Concordia College, founded in 1881, was at one time a preparatory school for Lutheran (Missouri Synod) ministers. In 1881, the College purchased land, between 31st and 33rd Streets and State Street to Cedar St. (now Kilbourn Ave.), and began building a campus. After Concordia relocated to Mequon in 1983, the Forest County Potawatomi (FCP) took the 11-acre campus into trust and in 1990 leased the buildings to the Indian Community School for 20 years. The FCP took back control of the property in early 2011 and is in the midst of a planned $90 million redevelopment of the campus that will continue over several years. Since several Potawatomi villages were located in the Concordia area before the 1830s, as the current campus is being transformed, FCP honored it with a new name – the Wgema Campus.
The Wgechda Building is composed of two adjoining historic buildings from the days of Concordia College – Albrecht Hall and Rincker Library. Albrecht Hall is the oldest surviving building on the campus. Completed in 1901 and designed by architect Eugene R. Liebert, its Beaux-Arts architectural style is unique among Milwaukee’s historic academic buildings. The other remaining historic buildings on the campus are mostly Collegiate Gothic in design. Albrecht Hall’s original exterior cladding remains mostly intact and unchanged since 1901.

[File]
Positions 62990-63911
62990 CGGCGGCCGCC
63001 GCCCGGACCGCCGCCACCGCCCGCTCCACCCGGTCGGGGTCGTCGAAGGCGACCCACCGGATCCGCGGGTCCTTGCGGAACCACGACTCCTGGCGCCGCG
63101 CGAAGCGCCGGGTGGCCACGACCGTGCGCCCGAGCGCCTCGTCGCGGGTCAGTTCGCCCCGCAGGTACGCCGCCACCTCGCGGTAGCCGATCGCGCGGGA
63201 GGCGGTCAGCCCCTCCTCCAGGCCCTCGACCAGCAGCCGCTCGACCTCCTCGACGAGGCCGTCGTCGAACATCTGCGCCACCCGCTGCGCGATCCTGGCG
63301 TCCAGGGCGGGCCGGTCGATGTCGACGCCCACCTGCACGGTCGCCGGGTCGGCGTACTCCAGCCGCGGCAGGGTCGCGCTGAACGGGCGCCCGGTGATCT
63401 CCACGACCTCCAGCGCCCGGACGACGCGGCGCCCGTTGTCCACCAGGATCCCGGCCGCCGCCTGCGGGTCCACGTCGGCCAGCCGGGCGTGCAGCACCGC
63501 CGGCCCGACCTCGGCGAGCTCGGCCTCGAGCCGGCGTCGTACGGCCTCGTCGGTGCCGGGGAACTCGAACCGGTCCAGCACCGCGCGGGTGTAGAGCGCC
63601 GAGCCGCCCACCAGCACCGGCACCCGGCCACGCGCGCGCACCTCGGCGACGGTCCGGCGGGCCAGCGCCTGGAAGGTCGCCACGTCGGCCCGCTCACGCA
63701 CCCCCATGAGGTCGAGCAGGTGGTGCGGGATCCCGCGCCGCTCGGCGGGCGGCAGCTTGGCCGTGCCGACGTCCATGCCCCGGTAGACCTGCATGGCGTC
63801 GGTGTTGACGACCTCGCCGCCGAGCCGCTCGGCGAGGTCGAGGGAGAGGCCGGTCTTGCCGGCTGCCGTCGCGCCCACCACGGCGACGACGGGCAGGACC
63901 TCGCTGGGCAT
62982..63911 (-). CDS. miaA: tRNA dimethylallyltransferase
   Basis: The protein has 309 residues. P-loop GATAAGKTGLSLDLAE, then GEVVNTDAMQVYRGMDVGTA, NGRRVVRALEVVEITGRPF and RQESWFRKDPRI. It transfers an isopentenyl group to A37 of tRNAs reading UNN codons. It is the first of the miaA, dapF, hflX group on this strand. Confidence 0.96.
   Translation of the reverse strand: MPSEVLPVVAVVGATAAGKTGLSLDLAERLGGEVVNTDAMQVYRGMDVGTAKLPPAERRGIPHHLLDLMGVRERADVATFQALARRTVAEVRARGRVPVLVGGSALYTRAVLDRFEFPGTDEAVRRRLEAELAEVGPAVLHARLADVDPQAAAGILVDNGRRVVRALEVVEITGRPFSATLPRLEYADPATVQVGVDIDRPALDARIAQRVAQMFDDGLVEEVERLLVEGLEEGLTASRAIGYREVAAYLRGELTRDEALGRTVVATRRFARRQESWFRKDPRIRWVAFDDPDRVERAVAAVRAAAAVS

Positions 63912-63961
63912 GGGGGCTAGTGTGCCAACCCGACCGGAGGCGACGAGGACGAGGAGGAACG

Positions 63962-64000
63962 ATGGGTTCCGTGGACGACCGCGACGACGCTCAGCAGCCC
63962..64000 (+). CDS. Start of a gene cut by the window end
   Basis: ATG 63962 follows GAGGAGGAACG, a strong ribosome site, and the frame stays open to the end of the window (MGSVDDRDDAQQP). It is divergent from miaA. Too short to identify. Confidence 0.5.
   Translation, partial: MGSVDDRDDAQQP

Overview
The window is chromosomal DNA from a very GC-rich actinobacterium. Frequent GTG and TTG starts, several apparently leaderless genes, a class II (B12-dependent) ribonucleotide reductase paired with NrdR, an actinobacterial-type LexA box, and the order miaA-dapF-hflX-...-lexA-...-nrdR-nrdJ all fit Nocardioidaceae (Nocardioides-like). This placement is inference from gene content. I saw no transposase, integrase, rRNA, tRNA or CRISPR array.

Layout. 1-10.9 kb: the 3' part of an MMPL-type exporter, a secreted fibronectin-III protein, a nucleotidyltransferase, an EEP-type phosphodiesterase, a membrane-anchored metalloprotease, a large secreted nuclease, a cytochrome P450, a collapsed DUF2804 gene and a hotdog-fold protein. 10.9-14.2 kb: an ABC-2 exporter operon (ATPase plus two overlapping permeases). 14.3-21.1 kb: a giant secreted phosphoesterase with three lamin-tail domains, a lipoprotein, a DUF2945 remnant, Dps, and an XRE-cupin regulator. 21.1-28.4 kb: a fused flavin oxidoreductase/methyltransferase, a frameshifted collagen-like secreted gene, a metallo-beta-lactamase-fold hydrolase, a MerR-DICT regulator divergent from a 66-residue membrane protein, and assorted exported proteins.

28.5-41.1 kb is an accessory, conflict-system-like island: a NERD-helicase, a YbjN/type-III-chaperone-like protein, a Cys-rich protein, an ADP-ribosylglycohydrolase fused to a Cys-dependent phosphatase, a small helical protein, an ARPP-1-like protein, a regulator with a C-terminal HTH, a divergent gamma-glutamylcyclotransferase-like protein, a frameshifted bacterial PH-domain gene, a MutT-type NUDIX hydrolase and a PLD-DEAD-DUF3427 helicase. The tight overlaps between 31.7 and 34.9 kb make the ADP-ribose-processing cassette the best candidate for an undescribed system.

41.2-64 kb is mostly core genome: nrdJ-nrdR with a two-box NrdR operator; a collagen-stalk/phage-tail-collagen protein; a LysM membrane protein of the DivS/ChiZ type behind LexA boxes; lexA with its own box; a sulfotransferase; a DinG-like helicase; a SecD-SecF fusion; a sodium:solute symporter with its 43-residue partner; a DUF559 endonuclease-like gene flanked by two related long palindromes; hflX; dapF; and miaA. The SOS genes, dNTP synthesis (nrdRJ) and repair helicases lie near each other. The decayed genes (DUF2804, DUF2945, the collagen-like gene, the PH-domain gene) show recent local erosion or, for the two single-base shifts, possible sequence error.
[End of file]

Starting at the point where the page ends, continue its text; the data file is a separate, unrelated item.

The Rincker Library, which connects Albrecht Hall to the east through a two-story connector building, originally served as Concordia’s main library. Similar to Albrecht Hall, its classical-inspired masonry facades are mostly intact. Inside, its double-height library space and top-floor classrooms also remain generally intact.
After an extensive renovation was completed in 2017, the Wgechda building now houses the FCP Tribal Courts and other office space.